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Justice of Peace seeks ideas to turn around troubled teens

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JOHN CAPPS
Ellis County Press
Chad Adams, justice of the peace in Precinct 4 of Ellis County, related the following personal experience with the Ellis County Press:

'There was such bitterness and resentment in the young man, it showed in his eyes, his face, even his posture,' Judge Adams said. 'He was silent, but stood before me in the courtroom like a cornered animal all poised to snarl and bite. He was disrespectful, yet seemed helpless and confused. He was an enigma to me, and I wanted to know more about him.'

Judge Adams gave the 17-year-old an assignment of community service as a penalty for his misdeed, but kept the teen on his mind. After the boy completed the required term of service, he was called back to court for review.

'I placed him last on the docket and made him wait,' he said. 'When it was his turn, I attempted to ease into a dialogue with him. When I asked about his parents, he became increasingly bitter.

He seemed particularly bitter at his father, and perhaps as a consequence, he seemed bitter at all authority.

'Finally I learned his parents were divorced. When I asked about his father, he said his dad was in a nearby community, but hadn't seen him in three years.

'We talked further — slowly and with caution. I told him it was okay to be angry, but bitterness will destroy you from the inside. He nodded. Then a look of realization came over him, followed by the appearance of immense relief. Maybe - just maybe - the young man benefited from our heartfelt encounter.'

Adams sees numerous cases like this one and believes the breakdown of the family unit leaves numerous children as casualties after divorce.

'Children carry a sense of betrayal by the parents, primarily by the father,' he said 'I feel each child deserves parental attention and guidance, and where those factors are lacking it stretches a long shadow over society.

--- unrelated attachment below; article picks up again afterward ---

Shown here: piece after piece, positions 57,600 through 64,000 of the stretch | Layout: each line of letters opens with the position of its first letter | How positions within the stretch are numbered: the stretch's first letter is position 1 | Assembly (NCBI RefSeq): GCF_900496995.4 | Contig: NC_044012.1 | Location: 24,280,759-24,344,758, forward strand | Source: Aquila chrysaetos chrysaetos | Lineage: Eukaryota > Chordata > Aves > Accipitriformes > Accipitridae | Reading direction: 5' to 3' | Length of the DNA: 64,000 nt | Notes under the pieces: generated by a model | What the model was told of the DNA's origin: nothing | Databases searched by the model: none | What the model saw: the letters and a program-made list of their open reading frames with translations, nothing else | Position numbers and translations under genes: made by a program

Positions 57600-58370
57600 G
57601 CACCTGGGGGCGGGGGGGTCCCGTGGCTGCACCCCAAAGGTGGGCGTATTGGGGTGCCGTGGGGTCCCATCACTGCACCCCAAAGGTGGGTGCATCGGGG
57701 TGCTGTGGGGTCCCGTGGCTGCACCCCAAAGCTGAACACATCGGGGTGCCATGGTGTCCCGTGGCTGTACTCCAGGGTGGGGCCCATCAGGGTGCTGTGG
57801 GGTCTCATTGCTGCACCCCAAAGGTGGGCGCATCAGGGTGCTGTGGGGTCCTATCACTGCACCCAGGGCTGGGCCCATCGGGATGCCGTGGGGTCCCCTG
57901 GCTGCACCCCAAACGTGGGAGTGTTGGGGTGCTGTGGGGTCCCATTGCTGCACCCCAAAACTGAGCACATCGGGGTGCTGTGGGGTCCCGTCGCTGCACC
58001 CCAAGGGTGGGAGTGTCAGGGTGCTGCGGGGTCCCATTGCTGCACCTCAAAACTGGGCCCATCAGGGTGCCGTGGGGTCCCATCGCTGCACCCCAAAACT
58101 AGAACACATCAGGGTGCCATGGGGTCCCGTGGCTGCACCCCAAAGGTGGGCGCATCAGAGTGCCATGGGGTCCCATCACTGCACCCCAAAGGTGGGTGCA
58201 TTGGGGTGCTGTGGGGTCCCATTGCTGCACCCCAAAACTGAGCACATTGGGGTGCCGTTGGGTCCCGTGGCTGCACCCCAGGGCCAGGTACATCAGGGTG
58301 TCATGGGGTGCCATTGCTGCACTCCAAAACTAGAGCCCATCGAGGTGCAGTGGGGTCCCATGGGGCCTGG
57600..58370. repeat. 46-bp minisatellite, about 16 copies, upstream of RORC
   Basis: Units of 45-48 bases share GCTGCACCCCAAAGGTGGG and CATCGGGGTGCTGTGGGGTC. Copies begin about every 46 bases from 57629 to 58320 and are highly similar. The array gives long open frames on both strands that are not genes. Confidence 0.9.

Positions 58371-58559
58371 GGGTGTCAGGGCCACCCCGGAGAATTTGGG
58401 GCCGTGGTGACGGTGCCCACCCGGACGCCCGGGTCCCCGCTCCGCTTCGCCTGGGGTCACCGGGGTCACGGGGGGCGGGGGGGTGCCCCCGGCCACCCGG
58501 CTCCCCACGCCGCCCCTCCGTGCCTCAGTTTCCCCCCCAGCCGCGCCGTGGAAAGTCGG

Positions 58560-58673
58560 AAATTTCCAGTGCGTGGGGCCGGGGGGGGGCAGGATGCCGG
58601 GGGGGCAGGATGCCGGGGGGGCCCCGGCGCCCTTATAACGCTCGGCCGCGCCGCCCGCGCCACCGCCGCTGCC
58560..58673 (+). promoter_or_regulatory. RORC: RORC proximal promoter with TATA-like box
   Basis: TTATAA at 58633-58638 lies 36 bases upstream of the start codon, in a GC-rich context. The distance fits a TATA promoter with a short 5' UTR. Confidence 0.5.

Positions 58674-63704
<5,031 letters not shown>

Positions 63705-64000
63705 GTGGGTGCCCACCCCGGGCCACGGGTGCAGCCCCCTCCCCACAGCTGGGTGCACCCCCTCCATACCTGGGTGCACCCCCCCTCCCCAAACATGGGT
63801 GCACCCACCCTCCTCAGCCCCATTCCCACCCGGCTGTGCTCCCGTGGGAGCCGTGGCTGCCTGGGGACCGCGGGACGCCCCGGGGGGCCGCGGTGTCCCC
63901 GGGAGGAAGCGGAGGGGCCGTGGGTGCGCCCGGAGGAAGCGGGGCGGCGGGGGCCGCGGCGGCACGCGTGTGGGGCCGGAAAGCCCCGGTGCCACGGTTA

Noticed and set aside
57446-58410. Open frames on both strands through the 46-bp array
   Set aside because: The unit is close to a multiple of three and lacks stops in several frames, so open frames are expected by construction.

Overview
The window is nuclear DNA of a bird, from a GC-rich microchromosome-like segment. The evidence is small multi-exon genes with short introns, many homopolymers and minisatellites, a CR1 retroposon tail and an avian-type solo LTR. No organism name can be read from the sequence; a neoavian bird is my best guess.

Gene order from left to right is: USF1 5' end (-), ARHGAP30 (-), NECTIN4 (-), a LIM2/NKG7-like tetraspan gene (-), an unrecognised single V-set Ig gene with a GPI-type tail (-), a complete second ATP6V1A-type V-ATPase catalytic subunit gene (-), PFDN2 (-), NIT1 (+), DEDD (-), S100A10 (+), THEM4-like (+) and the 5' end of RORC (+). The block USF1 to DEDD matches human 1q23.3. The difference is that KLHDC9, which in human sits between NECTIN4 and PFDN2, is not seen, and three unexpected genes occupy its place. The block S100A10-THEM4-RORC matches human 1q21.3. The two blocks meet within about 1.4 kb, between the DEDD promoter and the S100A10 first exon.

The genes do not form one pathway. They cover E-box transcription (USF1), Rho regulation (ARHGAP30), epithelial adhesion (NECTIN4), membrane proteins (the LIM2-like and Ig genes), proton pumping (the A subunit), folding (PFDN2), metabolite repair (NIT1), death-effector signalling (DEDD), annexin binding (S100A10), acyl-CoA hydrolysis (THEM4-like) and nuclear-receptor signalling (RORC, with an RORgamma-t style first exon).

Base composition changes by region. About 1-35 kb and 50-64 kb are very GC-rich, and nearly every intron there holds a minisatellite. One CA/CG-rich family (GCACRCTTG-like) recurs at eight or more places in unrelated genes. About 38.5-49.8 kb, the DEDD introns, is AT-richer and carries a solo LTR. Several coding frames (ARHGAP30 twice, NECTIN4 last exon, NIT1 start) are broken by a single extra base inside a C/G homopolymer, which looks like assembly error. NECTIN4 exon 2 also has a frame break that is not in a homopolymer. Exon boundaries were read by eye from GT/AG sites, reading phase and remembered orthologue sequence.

'Many youth today have lost their identity as to who they are. If a person does not know who they are, they do not have a purpose or direction in life. So we have a large part of our population wandering around without direction... mentally, emotionally and physically. This is a breeding ground for crime.

'I had a parent call me recently to see if I would give his 15-year-old son a good talking to. The parent somehow thought I could set his son straight. Quite frankly, in the 15 or 20 minutes of lecture I might give this child as a judge, I feel telling him of the consequences of his actions will never change an establish habit of rebellion over numerous years.'

Adams has suggestions about what caring citizens and community leaders can do for our young. He believes kids need relationships with responsible, sympathetic adults, and while groups such as Sunday School or scouting have an enormous impact, one-on-one relationships are critical to children.

Readers of the Gateway To Crime series can look forward to additional and frequent contributions from Judge Adams. Beyond his traditional duties as a Judge, Adams teaches a large class of young people at his church, actively assists area schools with teen mediation programs, and is a participating co-leader and valuable member of a newly formed 'think tank' on teen crime in Ellis County.

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